Knowing that she works with digital video ads, the friends and family of Lexie Pike (product marketing manager for Brightcove) have one question for her: Why do we keep seeing the same ad over and over again? While ad tech execs talk about standards, targeted delivery mechanisms, and high-level technical challenges, viewers are more preoccupied with common problems.
Viewers still see the same ads in each ad break when streaming shows, and it drives them crazy. The problem has been around for years, so why isn’t it solved?
Pike spoke at todays Video Advertising Summit in New York City, hosted by the IAB Tech Lab. Fellow panelist Craig Berlingo, vice president of product for Telaria, also addressed the problem of ad repetition.
“if you see the same ad three times in a row, that’s a really bad experience,” Berlingo said. That and other issues like pixelated video and ads that are too loud keep viewers from returning to a platform.
The problem sits somewhere between business rules and consumer expectations. Ad networks have 90-seconds or so to fill, and need to follow a variety of requirements when doing so. For one, brands are concerned with brand safety, and don’t want to run next to their competitors. “The very first thing we try to do with our publishers is understand what’s important,” Berlingo said.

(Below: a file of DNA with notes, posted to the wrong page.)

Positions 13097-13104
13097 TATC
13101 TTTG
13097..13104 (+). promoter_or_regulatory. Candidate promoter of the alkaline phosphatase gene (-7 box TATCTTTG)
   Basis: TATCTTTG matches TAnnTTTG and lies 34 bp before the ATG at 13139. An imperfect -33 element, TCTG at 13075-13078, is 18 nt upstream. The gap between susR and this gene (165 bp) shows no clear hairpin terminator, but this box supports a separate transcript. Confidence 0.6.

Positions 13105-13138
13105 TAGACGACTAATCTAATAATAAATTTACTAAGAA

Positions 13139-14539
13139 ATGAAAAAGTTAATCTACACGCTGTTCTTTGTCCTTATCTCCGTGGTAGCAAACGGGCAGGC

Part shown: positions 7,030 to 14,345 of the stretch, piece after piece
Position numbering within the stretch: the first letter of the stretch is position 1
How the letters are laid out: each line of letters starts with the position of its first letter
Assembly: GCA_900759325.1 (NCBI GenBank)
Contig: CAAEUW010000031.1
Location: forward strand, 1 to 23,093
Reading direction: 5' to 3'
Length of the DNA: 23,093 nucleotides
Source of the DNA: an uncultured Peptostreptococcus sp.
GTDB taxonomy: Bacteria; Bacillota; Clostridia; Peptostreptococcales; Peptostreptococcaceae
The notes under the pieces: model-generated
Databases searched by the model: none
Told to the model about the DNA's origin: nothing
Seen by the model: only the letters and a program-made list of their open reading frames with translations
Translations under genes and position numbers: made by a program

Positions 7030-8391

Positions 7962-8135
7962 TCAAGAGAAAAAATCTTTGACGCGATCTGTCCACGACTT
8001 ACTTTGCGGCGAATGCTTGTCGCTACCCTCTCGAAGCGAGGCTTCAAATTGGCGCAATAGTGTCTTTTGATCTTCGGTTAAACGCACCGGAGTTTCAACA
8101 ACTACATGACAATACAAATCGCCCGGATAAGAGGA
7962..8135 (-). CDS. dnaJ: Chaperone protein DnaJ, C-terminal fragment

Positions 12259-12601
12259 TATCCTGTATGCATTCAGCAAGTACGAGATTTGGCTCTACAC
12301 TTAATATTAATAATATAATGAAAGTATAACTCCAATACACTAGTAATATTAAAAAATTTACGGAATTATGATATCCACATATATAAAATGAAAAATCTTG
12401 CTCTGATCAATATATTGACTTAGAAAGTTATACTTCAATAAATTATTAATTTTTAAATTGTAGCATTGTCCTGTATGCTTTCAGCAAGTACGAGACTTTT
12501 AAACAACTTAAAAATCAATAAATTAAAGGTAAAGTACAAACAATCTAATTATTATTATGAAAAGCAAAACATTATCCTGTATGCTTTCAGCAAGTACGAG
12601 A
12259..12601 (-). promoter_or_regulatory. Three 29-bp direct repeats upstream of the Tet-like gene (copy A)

Filling an ad pod becomes more complicated when multiple ad servers contribute to the same pod. Telaria launched an ad server last year, after starting out with programmatic sales, and knows that publishers often work with multiple ad networks. These networks pass a lot of information back and forth to keep all parties informed about the brands and verticals being served, and the rules governing each pod.
The IAB Tech Lab released guidelines for IFA (identifier for advertising) for OTT platforms, including connected TV, in April, and Berlingo sees a lot of promise in that. Early CTV platforms had either differing viewer identifiers or none at all, leaving advertisers unsure who they were delivering to.
It’s still early days for IFA, and CTV won’t provide a one-to-one match like mobile devices do. Still, that’s part of the value of television viewing—the fact that families and groups watch together. As advertisers work to solve their various technical challenges, Berlingo wants to make sure they maintain that fundamental value of TV viewing.
“We really have the toolset to start communicating between all these different platforms, to communicate the opportunity to the advertiser,” Berlingo said.